25 January 2018 #Employment
In the recent case of Bamieh v EULEX Kosovo and ors, the Employment Appeal Tribunal (“EAT”) found that an employee could bring whistleblowing detriment claims against co-workers for events which allegedly took place whilst on secondment in Kosovo.
The Claimant and two co-workers had been seconded to EULEX in Kosovo on a “rule of law mission” designed to achieve international standards following the Balkan wars. The Claimant was employed by the Foreign and Commonwealth Office (“FCO”) under a fixed-term contract and whilst on secondment, remained under the authority of her sending state. She alleged that after making protected disclosures, the FCO did not renew her fixed-term contract. The Claimant brought whistleblowing claims against the FCO, EULEX and the two co-workers who were on secondment with her.
At first instance, the tribunal held that it only had jurisdiction to hear the claims against the FCO as EULEX had no domestic legal personality and the co-worker respondents were not domiciled in the UK. The Claimant appealed to the EAT.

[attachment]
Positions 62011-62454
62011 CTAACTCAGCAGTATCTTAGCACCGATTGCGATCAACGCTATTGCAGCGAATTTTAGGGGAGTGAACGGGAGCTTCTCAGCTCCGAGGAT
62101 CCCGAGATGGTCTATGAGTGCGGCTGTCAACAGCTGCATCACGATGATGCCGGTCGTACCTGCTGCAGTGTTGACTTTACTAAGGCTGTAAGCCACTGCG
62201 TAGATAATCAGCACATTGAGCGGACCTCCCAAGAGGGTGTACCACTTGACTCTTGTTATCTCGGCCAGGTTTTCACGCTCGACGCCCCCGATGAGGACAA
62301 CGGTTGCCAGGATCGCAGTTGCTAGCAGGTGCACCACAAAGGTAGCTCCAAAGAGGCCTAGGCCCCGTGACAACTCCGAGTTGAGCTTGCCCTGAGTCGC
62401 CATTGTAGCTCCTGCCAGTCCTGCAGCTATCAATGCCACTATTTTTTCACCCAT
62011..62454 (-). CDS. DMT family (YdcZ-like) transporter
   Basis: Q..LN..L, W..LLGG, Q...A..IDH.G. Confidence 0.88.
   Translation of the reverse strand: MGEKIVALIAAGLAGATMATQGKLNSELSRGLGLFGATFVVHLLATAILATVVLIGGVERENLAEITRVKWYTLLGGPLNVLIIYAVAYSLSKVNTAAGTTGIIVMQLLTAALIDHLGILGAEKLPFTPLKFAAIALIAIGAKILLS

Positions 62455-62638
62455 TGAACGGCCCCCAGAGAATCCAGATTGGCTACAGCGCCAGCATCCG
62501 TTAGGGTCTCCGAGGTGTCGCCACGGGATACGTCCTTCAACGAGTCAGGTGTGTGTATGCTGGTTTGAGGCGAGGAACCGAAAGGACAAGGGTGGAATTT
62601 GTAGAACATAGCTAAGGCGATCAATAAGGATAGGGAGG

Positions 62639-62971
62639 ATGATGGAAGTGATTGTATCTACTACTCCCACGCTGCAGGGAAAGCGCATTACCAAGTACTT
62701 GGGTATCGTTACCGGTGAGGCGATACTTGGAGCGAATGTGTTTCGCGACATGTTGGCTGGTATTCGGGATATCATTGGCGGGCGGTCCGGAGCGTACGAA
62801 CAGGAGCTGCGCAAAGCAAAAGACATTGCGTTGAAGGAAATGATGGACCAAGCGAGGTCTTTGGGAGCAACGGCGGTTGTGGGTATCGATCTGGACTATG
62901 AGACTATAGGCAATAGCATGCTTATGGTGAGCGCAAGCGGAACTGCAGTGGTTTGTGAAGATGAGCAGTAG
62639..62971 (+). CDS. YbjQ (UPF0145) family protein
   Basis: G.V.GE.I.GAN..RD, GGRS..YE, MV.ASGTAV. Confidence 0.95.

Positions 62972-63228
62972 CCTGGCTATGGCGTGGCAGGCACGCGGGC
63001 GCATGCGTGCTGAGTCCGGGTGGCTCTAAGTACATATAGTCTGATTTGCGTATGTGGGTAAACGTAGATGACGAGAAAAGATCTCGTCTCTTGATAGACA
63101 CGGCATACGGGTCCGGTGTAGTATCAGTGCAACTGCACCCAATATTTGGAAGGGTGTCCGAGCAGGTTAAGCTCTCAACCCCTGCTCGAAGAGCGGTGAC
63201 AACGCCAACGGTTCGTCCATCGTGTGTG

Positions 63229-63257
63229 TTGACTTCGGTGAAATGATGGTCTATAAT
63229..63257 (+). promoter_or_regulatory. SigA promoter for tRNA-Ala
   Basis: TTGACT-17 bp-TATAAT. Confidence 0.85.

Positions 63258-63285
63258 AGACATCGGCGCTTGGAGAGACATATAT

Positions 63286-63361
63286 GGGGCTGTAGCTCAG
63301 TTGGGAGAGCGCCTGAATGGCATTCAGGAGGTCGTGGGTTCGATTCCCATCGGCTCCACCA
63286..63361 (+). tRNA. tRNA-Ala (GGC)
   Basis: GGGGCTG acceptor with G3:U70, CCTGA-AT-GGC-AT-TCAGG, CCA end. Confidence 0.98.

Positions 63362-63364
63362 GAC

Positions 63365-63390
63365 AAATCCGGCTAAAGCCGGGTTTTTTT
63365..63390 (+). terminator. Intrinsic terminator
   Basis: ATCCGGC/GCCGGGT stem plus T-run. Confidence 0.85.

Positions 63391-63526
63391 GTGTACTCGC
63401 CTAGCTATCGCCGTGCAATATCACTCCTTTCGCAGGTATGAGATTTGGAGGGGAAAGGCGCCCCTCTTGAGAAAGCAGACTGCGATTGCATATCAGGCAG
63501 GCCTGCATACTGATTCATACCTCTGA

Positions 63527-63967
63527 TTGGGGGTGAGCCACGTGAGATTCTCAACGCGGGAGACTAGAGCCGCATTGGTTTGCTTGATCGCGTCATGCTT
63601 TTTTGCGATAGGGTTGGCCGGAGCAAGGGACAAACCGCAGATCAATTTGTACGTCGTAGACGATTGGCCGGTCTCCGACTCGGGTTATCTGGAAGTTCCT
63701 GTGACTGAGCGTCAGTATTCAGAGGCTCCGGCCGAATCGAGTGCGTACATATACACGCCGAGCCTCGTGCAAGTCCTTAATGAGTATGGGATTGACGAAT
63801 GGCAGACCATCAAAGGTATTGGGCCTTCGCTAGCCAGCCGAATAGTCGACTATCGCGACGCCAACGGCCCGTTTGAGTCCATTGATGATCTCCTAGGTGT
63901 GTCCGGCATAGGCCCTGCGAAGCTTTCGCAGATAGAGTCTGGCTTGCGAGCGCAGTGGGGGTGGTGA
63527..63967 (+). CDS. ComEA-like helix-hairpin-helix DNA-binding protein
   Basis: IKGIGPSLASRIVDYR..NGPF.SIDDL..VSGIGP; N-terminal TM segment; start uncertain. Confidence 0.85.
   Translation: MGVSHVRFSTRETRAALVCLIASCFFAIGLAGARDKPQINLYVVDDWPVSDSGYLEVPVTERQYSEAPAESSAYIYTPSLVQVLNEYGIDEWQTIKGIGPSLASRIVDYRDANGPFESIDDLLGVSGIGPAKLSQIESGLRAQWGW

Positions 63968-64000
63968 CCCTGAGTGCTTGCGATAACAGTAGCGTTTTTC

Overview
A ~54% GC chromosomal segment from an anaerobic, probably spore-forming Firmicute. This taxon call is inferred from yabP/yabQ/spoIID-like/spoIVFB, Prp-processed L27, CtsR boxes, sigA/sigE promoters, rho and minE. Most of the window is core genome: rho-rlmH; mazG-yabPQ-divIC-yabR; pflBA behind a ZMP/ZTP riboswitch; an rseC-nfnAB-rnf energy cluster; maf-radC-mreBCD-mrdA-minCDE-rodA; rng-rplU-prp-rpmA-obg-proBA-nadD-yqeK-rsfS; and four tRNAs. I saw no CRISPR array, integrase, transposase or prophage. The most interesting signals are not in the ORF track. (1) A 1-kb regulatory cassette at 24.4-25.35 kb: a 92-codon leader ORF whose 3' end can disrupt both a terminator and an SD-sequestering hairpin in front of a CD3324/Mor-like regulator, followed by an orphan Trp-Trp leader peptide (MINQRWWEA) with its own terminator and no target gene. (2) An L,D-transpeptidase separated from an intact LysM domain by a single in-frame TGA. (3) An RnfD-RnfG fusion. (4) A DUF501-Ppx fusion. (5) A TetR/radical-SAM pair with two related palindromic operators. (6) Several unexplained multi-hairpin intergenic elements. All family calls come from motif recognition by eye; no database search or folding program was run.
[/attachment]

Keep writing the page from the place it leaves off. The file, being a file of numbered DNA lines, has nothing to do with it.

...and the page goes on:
On appeal, the EAT found that the tribunal had been wrong to treat the fact that the secondees had not been based in Great Britain as a conclusive factor on the issue of jurisdiction. The EAT confirmed that this issue can be overcome if the co-workers’ connection with Great Britain and British employment law was sufficiently strong. This approach echoes the leading case in this area (Lawson v Serco (2006)) and the cases which followed. In summary, the case law in this area directs tribunals to consider the following factors when faced with jurisdiction issues:
As whistleblowing case law evolves, more and more people are likely to be caught by the regime so it would be wise to ensure policies and training reminds workers of potential personal liability.